The "Painter of Light" Thomas Kinkade has died Friday in his California home, according to the San Jose Mercury News. He was 54. A statement from the family said that his death appeared to be from natural causes, the newspaper reports.
The Christian artist became well known for his paintings of idyllic cottages, creating at least 1,000 paintings of landscapes, churches, gardens, lighthouses, and seascapes. His paintings often featured streams, bridges, and light radiating from a cottage. His website had described him as the most-collected living American artist.
In 2010, Kinkade was arrested on suspicion of drunken driving after one of his firms filed for bankruptcy. The FBI was investigating whether he fraudulently induced investors and ruined them financially, the Los Angeles Times reported in 2006. Before Kinkade's group went private, the company made $32 million per quarter from 4,500 dealers, according to the Mercury News.
Kinkade studied at the University of California, Berkeley, and the Art Center of College of Design, though he dropped out of the schools. His art sold well but received much criticism in the art community. He was named artist of the year by the National Association of Limited Edition Dealers in 1995, and chosen as designated graphic artist of the year for three years. In 1999, he was voted into U.S. Art magazine's hall of fame.
Kinkade is survived by his wife and four children. Many of his works include a Bible reference, a fish (ichthus), his signature, and the letter N in honor of his wife, Nanette. "Paintings are the tools that can inspire the heart to greater faith," Kinkade has said. "My paintings are messengers of God's love. Nature is simply the language which I speak."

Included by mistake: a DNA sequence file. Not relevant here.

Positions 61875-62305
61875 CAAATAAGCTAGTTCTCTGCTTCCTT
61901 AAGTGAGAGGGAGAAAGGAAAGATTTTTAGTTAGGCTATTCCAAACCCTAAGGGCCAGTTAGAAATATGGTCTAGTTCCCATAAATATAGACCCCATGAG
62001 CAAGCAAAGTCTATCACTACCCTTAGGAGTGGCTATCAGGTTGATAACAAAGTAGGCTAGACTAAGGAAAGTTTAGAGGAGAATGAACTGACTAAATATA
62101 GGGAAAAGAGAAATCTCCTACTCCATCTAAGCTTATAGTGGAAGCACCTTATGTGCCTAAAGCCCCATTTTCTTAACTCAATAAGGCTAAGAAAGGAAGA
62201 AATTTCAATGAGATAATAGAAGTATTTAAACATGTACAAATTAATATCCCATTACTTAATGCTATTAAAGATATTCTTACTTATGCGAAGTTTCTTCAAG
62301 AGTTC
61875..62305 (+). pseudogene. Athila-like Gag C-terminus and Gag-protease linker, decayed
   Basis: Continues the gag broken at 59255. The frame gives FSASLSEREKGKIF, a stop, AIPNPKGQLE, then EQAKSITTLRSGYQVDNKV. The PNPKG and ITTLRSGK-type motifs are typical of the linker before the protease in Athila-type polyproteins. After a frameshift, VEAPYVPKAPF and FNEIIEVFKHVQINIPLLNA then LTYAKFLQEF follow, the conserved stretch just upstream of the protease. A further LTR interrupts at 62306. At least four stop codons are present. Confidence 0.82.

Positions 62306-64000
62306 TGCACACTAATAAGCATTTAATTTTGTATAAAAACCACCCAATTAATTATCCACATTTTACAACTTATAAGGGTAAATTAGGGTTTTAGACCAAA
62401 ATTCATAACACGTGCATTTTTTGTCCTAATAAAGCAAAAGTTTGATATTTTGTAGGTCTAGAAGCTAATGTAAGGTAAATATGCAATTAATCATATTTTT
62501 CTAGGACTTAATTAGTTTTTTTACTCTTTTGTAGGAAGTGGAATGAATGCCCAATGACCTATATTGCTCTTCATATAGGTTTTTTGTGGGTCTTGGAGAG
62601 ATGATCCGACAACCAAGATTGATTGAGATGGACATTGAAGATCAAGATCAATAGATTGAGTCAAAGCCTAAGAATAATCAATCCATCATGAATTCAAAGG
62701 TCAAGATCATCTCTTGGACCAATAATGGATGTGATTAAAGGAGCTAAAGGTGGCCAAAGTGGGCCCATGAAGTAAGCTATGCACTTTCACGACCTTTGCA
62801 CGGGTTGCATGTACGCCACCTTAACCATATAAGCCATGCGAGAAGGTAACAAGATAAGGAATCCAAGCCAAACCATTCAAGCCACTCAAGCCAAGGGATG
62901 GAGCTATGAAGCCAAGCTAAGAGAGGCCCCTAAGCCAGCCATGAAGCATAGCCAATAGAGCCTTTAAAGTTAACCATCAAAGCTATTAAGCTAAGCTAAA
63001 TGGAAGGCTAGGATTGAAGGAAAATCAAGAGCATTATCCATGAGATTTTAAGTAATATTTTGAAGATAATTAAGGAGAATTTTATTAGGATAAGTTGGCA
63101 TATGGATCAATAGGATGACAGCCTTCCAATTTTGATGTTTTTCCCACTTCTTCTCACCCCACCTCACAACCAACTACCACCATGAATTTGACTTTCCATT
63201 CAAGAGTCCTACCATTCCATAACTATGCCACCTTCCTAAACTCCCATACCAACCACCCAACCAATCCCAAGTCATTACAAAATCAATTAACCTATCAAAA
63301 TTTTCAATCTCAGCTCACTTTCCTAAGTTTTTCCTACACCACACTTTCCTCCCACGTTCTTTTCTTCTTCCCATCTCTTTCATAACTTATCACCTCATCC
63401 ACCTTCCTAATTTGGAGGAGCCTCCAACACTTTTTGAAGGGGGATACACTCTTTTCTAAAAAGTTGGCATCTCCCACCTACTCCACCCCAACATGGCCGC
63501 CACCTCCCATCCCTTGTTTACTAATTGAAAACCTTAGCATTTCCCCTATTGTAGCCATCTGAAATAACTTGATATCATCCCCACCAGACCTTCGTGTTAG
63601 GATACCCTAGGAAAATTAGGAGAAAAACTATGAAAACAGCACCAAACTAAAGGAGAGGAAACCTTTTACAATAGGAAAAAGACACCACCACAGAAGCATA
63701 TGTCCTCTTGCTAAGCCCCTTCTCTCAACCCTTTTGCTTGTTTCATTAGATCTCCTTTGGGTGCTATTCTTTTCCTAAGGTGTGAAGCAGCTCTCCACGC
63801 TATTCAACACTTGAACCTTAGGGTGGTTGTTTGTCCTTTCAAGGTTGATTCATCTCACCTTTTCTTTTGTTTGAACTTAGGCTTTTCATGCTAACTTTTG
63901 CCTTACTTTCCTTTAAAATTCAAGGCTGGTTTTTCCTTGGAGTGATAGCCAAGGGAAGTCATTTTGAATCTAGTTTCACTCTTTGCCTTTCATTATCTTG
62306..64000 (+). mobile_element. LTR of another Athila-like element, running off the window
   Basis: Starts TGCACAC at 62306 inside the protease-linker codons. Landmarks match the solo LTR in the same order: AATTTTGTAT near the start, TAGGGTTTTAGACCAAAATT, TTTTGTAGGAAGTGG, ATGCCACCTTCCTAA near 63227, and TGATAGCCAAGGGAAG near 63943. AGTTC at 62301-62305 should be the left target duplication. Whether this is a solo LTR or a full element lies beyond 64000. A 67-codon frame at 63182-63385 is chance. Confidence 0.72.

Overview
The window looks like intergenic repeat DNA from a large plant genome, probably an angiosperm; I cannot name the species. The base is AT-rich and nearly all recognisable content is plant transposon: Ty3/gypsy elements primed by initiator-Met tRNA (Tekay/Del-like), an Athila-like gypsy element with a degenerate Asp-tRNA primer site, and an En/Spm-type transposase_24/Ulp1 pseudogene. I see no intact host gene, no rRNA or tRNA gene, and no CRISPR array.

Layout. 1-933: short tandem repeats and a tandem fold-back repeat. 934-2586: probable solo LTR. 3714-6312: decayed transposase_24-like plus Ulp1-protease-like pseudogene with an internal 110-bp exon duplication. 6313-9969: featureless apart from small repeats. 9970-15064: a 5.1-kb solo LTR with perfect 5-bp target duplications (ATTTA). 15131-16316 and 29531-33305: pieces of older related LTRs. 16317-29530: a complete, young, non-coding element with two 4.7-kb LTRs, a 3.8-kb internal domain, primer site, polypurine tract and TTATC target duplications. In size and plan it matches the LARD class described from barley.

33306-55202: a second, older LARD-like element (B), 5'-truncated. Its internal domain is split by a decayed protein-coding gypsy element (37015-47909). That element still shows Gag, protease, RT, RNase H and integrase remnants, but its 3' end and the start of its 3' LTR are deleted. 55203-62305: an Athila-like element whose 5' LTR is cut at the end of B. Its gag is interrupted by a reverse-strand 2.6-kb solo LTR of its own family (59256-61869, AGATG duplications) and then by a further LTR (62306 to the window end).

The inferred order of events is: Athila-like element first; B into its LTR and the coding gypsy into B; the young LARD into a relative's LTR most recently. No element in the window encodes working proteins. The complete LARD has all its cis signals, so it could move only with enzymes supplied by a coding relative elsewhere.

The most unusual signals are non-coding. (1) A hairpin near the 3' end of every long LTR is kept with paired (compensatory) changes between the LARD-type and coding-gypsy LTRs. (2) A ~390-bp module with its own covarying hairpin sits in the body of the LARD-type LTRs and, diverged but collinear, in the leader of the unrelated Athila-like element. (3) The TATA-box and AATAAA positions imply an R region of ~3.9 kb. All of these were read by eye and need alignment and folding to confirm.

Updated (4/12): A new report from The Daily suggests that a Santa Clara County dispatcher described the call as a “54-year-old male, unconscious, not breathing. Apparently he has been drinking all night and not moving … CPR in progress.”
Earlier this week, the San Jose Mercury News reported that Kinkade's wife had filed for legal separation about two years ago. She and the couple's children were in Australia at the time of his death. Kinkade's live-in girlfriend, Amy Pinto, 48, who made the 911 call, told the Mercury News that he “died in his sleep, very happy, in the house he built, with the paintings he loved, and the woman he loved.”
The Los Gatos police told The Daily they had responded to a couple of calls to his house in the past. Results of toxicology and other tests from the autopsy could take up to 20 weeks, according to the report.
The Kinkade Company has not decided how it will reveal his unreleased work, a spokesman told The Daily. Since his death, his paintings have sold for up to $10,000.